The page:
Tuesday, 26 October 2010

The Iceman Cometh

I enjoy a crisp autumn morning as much as the next person.  Except that I don't, or at least I recognise that there's no pleasure to be had without pain.  A crisp autumn morning means only one thing for the grower of late-maturing Andean root crops - frosted plants.  My fervent wish was for a few more weeks of life for my plants; that wish has not been granted. I'm not exactly choking back the tears, but I can't pretend that I'm anything less than disappointed.

Looking over Oca Acres this morning, it is easy to see the devastation that has been visited on the ocas, mauka and yacons.  The latter are blackened, with the shrivelled yacon hybrid flowers hanging limply from the stems; the maukas have not just been nipped by frost, but have apparently been been frozen to the roots;  formerly lush oca plants lie slumped, with eerily bleached stems seemingly drained of blood, like the victims of a vampire attack. 

I won't dig the ocas up just yet.  I 'll probably wait a while, so that the dying stems can pump their last vestiges of life force down into the tubers, which should be forming by now.


I say "should be forming" advisedly. Reduced daylight hours, low temperatures, low intensity sunlight - that's  a recipe for disappointment if you're hoping that your tubers will bulk up quickly at this time of year.  Guaranteed.

All crops can fail; all crops do fail. The knack is to reduce the odds of failure to acceptable levels.  And yield ought not to be a dirty word when growing a crop of Andean tubers.  The remedy is simple, although not easy: breed better adapted varieties, that are actually fit for purpose at our latitude and are able to tuberise during the summer. That's the magic, not silver, bullet I'm looking for.   

I'm hoping that this year's seed crop will be sufficient to enable me grow yet more seedlings next year.   I'm also hoping that I'll be able to share some seeds with the various TOSsers who've expressed an interest in taking part in Project Oca.  One thing's for sure, there'll be no more oca flowers, seed pods or seeds from my plants this year.    


9 comments:

Madeline McKeever said...

Sorry to hear about the frost. I really admire your persistance with oca, although I didn't like it much to eat and, when I grew it. It was just a bunch of pink marbles.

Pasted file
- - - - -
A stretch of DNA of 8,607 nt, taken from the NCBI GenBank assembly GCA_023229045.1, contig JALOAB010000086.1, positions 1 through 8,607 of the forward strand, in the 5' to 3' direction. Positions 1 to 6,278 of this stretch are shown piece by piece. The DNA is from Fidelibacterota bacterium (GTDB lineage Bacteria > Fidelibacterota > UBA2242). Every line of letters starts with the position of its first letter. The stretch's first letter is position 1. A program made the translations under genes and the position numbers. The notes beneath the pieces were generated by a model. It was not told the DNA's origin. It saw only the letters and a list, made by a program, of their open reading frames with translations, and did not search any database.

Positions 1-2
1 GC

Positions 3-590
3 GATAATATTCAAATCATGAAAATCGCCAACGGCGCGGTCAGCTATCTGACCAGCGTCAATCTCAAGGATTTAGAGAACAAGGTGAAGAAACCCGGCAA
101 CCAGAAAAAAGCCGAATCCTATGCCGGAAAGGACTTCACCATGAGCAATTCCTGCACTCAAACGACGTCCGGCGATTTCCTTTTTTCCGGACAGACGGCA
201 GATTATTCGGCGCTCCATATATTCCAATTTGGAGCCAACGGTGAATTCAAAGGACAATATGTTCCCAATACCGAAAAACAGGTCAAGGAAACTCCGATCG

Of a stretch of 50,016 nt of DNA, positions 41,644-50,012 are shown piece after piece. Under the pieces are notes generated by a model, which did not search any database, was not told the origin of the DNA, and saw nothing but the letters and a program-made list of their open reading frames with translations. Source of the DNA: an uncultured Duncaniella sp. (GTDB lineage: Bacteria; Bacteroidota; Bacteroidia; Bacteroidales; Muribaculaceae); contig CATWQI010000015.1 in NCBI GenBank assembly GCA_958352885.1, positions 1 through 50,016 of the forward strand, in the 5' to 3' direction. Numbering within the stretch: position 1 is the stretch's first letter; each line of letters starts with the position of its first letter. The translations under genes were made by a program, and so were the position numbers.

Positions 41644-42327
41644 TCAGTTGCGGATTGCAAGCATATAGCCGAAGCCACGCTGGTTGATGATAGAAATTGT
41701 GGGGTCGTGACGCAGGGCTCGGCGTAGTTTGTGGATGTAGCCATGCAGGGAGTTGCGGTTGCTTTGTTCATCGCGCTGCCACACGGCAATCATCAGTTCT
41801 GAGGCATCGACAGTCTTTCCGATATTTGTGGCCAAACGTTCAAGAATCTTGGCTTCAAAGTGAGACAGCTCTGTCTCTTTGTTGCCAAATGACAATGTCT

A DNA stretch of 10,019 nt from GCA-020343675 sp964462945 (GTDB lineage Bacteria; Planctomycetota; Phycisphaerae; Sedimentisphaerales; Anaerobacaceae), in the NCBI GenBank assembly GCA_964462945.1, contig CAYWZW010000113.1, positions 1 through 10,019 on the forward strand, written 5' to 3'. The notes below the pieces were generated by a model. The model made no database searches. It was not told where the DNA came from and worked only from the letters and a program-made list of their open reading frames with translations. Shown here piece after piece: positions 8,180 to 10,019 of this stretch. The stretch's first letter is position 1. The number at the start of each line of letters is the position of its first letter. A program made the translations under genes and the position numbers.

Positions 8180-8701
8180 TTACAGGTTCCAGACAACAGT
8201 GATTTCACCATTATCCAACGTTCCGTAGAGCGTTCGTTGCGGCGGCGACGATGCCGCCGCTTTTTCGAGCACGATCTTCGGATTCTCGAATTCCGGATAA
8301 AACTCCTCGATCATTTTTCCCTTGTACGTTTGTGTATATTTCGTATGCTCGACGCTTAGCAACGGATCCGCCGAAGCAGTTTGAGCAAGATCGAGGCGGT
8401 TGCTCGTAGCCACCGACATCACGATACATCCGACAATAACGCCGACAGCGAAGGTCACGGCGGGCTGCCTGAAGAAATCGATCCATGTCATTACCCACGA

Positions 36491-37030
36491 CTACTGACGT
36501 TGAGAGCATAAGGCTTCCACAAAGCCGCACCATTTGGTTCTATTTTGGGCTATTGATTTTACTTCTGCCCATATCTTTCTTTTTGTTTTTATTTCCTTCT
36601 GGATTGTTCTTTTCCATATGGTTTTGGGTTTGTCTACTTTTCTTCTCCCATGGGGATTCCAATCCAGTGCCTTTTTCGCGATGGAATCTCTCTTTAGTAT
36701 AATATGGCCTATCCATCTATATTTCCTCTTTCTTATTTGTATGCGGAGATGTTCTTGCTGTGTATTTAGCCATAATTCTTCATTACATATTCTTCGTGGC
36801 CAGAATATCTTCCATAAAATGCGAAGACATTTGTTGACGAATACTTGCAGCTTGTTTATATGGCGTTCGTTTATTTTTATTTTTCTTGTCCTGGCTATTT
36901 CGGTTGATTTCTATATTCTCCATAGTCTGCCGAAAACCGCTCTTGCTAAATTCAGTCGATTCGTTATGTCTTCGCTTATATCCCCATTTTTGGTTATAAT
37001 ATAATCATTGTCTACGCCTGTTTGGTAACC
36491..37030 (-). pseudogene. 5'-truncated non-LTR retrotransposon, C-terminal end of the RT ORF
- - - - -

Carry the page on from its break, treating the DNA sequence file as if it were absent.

Emma said...

My tuber beds look much the same. I must get out there and see what's what. The yacon was just about to flower, as well :(

Vegetable Heaven said...

I only grew oca for the first time last year and I seem to remember that the tubers kept swelling long after the foliage was knocked out?

IAP said...

A similar sight to mine. But I continue to monitor vital life-signs in my patients.

Anonymous said...

Don't hopeless.
If the frost does not penetrate deeply, they will survive. Cover it.
With leaves, compost and/or grounds...

Anonymous said...

Don't hopeless.
If the frost does not penetrate deeply, they will survive. Cover it.
With leaves, compost and/or grounds...
Cordula

Mark said...

Pity you could not transfer the genes for frost resistance from Mentha pulegium. Some seeds I disposed of in a pot outside they germinated got frosted(the soil was all weird and heaved up with frosty ice crystals, looked like minature moonscape) and did not notice as far as I can tell, still growing away quite happily. Hopefully your ocas will have put enough into their tubers for you to get some. I wonder if this is what happened with potato originally, people just kept breeding for seed till early varieties appeared fortuitously?

Rhizowen said...

Madeline - thanks for your commiserations. Marble size is a prime indicator of oca's current inability to tuberise during the summer, hence my attempts to select for dayneutral plants. As to flavour - the Quechua people classify oca into two broad groups - the sweeter ones - wak'yu and the less palatable khaya - the latter being freeze dried.

Emma - sorry to hear about the fate of your plants. all the more reason to breed some better varieties

IAP - it could be that although frosted, they are still swelling below ground. I hope so.

Thanks anonymous

That's interesting Mark. I've never grown pennyroyal from seed before. Have you tried Mentha requienii? Here's hoping for something below ground.

Rhizowen said...

Thanks vegetable Heaven - that seems to be the general opinion. I'd still prefer plants that did most of their tuberisation before the frosts hit.

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